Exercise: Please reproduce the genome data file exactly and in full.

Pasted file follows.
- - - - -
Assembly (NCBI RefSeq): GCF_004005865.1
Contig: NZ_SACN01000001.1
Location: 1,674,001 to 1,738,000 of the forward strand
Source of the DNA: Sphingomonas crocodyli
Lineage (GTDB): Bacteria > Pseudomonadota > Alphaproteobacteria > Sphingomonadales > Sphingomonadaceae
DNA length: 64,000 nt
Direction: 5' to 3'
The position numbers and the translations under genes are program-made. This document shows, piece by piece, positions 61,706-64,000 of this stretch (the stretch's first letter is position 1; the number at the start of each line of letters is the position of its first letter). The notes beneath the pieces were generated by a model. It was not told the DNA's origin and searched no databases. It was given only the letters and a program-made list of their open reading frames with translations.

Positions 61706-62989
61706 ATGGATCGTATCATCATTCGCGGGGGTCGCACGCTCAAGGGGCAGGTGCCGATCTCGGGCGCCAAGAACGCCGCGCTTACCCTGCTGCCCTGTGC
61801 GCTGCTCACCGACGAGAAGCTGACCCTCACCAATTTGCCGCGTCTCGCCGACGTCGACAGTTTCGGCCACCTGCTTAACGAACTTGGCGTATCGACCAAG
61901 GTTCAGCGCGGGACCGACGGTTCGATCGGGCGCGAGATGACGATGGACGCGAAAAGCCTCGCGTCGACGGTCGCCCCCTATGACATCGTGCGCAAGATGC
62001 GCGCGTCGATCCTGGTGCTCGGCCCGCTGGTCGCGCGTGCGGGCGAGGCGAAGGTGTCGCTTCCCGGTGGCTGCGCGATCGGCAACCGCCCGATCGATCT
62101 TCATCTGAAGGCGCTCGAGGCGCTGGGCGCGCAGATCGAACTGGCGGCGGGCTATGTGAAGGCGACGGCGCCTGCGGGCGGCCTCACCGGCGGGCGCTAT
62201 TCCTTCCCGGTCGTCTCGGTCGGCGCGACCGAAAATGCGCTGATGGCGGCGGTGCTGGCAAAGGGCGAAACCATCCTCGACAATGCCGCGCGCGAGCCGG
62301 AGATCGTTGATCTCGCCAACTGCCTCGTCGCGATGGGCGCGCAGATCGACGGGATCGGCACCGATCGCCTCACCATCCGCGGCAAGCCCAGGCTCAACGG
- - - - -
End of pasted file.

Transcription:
Assembly (NCBI RefSeq): GCF_004005865.1
Contig: NZ_SACN01000001.1
Location: 1,674,001 to 1,738,000 of the forward strand
Source of the DNA: Sphingomonas crocodyli
Lineage (GTDB): Bacteria > Pseudomonadota > Alphaproteobacteria > Sphingomonadales > Sphingomonadaceae
DNA length: 64,000 nt
Direction: 5' to 3'
The position numbers and the translations under genes are program-made. This document shows, piece by piece, positions 61,706-64,000 of this stretch (the stretch's first letter is position 1; the number at the start of each line of letters is the position of its first letter). The notes beneath the pieces were generated by a model. It was not told the DNA's origin and searched no databases. It was given only the letters and a program-made list of their open reading frames with translations.

Positions 61706-62989
61706 ATGGATCGTATCATCATTCGCGGGGGTCGCACGCTCAAGGGGCAGGTGCCGATCTCGGGCGCCAAGAACGCCGCGCTTACCCTGCTGCCCTGTGC
61801 GCTGCTCACCGACGAGAAGCTGACCCTCACCAATTTGCCGCGTCTCGCCGACGTCGACAGTTTCGGCCACCTGCTTAACGAACTTGGCGTATCGACCAAG
61901 GTTCAGCGCGGGACCGACGGTTCGATCGGGCGCGAGATGACGATGGACGCGAAAAGCCTCGCGTCGACGGTCGCCCCCTATGACATCGTGCGCAAGATGC
62001 GCGCGTCGATCCTGGTGCTCGGCCCGCTGGTCGCGCGTGCGGGCGAGGCGAAGGTGTCGCTTCCCGGTGGCTGCGCGATCGGCAACCGCCCGATCGATCT
62101 TCATCTGAAGGCGCTCGAGGCGCTGGGCGCGCAGATCGAACTGGCGGCGGGCTATGTGAAGGCGACGGCGCCTGCGGGCGGCCTCACCGGCGGGCGCTAT
62201 TCCTTCCCGGTCGTCTCGGTCGGCGCGACCGAAAATGCGCTGATGGCGGCGGTGCTGGCAAAGGGCGAAACCATCCTCGACAATGCCGCGCGCGAGCCGG
62301 AGATCGTTGATCTCGCCAACTGCCTCGTCGCGATGGGCGCGCAGATCGACGGGATCGGCACCGATCGCCTCACCATCCGCGGCAAGCCCAGGCTCAACGG